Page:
Yankees pitching also was on point in the final month, allowing on average just 0.88 home runs per nine innings and striking out opposing batters at a 25.1% rate.

Cleveland’s best hope here is that the Yankees stumble into the kind of daze that plagued them through half of July and all of August, but much of that was injury-related. The fact that Giancarlo Stanton found his stroke again by going 4-for-9 with three home runs in his final three games might make the Yankees simply too much to handle in this spot.

At these odds, it might be worth jumping on Cleveland and simply hoping all the contact they make will lead to some cheap hits and that the Yankees will get in their own way as they did during that miserable month-and-a-half after the All-Star break.

San Diego Padres (+175) vs. Los Angeles Dodgers (-210)

In two of their three wild card games, Padres pitching completely unplugged a Mets offense that probably should have added a little more power at the trade deadline. San Diego got remarkable fielding from center fielder Trent Grisham, who also hit two home runs and had a 1.250 OPS in the series.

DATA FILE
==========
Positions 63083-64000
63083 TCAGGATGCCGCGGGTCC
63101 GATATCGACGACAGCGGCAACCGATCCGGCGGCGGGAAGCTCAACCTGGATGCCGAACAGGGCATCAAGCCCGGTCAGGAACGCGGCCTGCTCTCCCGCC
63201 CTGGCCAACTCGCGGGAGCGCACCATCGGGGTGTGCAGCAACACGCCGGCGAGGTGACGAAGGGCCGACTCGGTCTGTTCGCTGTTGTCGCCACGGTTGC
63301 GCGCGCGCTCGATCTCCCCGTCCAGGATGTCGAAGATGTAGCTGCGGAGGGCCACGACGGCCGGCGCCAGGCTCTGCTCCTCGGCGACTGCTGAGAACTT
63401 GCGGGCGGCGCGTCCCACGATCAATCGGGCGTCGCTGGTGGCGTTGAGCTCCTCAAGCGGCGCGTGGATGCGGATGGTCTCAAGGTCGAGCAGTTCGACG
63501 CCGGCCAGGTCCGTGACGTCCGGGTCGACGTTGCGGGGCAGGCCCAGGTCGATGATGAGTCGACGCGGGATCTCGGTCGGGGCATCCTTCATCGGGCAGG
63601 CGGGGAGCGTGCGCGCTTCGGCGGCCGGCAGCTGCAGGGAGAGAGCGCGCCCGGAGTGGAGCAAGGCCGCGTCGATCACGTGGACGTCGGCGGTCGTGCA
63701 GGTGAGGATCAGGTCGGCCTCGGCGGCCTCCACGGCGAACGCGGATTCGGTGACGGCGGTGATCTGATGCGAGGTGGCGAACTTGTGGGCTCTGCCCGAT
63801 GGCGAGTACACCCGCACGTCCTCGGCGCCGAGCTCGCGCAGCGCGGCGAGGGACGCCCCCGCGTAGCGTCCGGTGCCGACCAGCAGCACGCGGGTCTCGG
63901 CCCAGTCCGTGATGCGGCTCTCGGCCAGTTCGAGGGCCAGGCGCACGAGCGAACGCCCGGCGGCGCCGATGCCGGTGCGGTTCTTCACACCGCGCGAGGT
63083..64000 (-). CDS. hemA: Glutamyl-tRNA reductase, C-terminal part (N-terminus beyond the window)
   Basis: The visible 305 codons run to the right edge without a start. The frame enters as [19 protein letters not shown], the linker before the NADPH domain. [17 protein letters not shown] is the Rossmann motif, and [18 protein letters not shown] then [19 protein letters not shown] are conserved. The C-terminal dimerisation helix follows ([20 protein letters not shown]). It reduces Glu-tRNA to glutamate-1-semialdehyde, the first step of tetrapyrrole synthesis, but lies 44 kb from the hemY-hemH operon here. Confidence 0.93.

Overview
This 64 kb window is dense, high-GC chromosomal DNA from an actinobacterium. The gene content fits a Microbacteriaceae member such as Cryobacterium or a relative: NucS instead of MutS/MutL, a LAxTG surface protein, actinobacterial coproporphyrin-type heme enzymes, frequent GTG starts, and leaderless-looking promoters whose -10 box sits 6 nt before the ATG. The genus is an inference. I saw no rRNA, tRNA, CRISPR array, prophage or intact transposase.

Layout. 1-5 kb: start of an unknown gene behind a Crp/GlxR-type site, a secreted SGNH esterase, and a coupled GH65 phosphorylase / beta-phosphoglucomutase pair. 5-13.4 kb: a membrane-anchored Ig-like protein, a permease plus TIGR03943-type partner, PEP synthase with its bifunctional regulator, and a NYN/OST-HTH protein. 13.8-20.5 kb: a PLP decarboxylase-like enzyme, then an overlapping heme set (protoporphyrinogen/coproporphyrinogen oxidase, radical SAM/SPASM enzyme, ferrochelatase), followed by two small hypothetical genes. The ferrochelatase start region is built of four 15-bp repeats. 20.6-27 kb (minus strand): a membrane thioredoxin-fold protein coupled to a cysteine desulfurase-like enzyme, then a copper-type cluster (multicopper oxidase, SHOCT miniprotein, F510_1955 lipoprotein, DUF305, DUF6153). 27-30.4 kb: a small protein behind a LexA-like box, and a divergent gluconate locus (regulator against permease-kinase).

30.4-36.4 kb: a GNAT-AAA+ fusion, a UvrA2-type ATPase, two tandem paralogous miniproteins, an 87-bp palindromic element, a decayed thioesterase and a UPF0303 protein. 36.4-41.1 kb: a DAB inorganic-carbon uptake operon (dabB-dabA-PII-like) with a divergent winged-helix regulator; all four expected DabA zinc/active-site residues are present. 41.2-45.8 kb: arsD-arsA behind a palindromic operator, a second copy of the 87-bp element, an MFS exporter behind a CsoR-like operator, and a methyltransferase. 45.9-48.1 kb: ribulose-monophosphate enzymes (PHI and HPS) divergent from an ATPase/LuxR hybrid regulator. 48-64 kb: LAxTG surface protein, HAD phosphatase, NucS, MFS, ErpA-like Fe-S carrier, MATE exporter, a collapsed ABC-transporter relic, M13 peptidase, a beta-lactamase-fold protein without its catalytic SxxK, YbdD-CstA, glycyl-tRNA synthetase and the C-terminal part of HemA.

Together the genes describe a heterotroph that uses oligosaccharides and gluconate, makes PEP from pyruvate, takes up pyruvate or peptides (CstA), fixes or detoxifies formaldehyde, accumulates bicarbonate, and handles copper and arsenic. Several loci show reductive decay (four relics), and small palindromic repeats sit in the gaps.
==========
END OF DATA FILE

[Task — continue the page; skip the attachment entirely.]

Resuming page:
Their greatest asset in this series, however, could be relief pitcher Josh Hader, who steadied himself after a brutal first month in San Diego by posting a 0.87 ERA and holding opposing hitters to a .143 slugging percentage, then pitched a scoreless ninth Sunday night to eliminate the Mets. For him to have a big enough impact on this series to sway it, however, the Padres are probably going to have to use him as more than a one-inning reliever, something he has opposed in the past.

Rest assured, they are running into a team that not only has dominated them in the regular season, going 26-12 in the teams’ last two seasons of head-to-head matchups, but is always built for October. The 2022 Dodgers have a ‘Stros Index of 26. If there’s one area where they might be susceptible, it’s that they have a bit of a propensity to strike out, with their 22% strikeout rate ranking 11th in the majors.

While this one might be closer than some people think if Juan Soto gets hot and Hader puts in good work, it’s hard to overcome so much evidence pointing toward the Dodgers as the stronger team.

Photo: Jayne Kamin-Oncea/USA TODAY 

Author: Ryan Gonzales